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Impact of Women in Corporate Leadership

Despite a plethora of academic research on the benefits of gender diversity in groups, corporations are painfully slow in adding women to their boards. The main question for investors, however, is whether the presence of women on boards improves stock performance. In order to answer this question, we evaluated the companies in the S&P500 Index in 2006 and tracked their performance for 10 years.

We looked at the gender makeup of the boards of companies in the S&P500 Index and tracked their stock performance over a ten-year period. We then divided the stocks into portfolios with zero women, one or more women, and more than 25% women on their boards. The results are fascinating, although not necessarily surprising given the breadth academic research on the benefits of cognitive diversity in teams.

These results do not imply that one gender is superior to the other, but that the combination of both genders has the potential to unlock value in publicly traded stocks.

To read our whitepaper – Impact of Women in Corporate Leadership: The Relative Stock Performance of Gender Diverse Boards, click this link below:

Impact of Women in Corporate Leadership

2nd Quarter 2016 Market Commentary

Despite tumultuous headlines, global markets finished the second quarter of 2016 on a high note. In the weeks since quarter end, major US stock market indices have reached new all time highs. US stocks were up 3.84% through the first half of the year, measured by the S&P 500 Index. Emerging market stocks snapped a pesky losing streak, gaining 6.41% through June. International developed stocks suffered a setback with the UK’s Brexit vote in late June. The MSCI EAFE Index was down -4.42% year to date. Interest rates plunged to new lows after the Brexit vote and global bond prices soared. The Barclays US Aggregate Index was up 5.31% for the year. Both real estate and commodities fared well during the first half of 2016. Global REITS were up 12.33%, and the Bloomberg Commodity Index was up 13.25%.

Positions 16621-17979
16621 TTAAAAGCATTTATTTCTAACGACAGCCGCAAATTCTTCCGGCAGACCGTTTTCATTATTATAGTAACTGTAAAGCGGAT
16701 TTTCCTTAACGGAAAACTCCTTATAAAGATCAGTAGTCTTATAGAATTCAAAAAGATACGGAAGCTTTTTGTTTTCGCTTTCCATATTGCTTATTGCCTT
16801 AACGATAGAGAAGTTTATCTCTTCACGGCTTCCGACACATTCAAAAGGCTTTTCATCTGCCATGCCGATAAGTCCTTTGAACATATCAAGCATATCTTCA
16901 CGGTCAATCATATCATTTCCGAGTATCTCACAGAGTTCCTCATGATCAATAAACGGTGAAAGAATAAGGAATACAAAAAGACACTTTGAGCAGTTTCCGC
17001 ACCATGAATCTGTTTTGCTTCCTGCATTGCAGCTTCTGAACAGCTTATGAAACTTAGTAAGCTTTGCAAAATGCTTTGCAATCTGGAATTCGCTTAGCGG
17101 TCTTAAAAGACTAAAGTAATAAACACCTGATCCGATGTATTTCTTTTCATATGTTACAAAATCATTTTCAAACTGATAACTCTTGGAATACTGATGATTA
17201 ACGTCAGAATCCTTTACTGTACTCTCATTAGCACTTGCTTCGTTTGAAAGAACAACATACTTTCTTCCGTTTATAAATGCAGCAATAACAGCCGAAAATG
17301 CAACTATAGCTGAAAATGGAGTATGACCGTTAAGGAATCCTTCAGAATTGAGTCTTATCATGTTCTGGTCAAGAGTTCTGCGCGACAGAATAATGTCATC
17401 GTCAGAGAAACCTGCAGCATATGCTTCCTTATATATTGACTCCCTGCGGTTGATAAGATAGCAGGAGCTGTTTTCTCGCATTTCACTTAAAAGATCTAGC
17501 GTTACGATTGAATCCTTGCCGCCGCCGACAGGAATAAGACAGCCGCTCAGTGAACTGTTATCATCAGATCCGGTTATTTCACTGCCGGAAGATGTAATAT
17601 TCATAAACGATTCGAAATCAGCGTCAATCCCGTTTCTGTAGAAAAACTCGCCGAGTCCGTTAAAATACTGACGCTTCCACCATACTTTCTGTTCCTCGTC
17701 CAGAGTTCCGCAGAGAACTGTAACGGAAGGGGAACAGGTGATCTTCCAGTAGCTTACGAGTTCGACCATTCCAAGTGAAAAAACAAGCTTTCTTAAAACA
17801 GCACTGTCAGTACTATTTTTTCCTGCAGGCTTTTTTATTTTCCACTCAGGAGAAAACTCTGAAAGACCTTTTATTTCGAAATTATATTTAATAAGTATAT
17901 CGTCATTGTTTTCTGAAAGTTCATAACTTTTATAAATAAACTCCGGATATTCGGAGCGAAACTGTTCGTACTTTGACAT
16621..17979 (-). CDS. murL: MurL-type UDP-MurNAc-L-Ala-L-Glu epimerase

Brexit, What Brexit?

On June 23rd, the U.K. voted to leave the European Union. The “leave” vote, titled Brexit, was unexpected, and markets reacted violently. The Dow Jones Industrial Average fell more than 600 points on Friday, June 24th.  The British Pound fell more than 7% overnight, to levels not seen since the mid 1980’s.  The Pound has not recovered its loss as many other financial markets have in the weeks since the Brexit vote.

One-Year Chart of British Pound to US Dollar

Pound Chart

Source: Bloomberg.com

After a sharp two-day drop, most global stock markets recovered quickly after Brexit. Bonds rallied as interest rates dropped to new lows, in anticipation of a rate cut in the U.K. and continued delay of a rate hike by the Fed. But the U.K. economy, European banks, and the U.K. property market continue to suffer.  Michael Hasenstab, global bond manager at Franklin Templeton, expects a 2% – 7% contraction in the U.K.’s economy over the next several years.(1)  That is a brutal economic disruption, as the U.K. must negotiate every trade agreement with the European Union, presumably on less favorable terms.  Hasenstab expects a modest hit to the remaining EU economy of 0.5% and minimal negative effects for the U.S. and emerging market economies.  Markets do not like surprises, and the Brexit vote was unexpected.  However, after the steep initial decline in global stocks, cooler heads prevailed, realizing that Brexit’s impacts outside the U.K. are likely to be minimal and won’t take effect for some time. Read more

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DOL Fiduciary Rule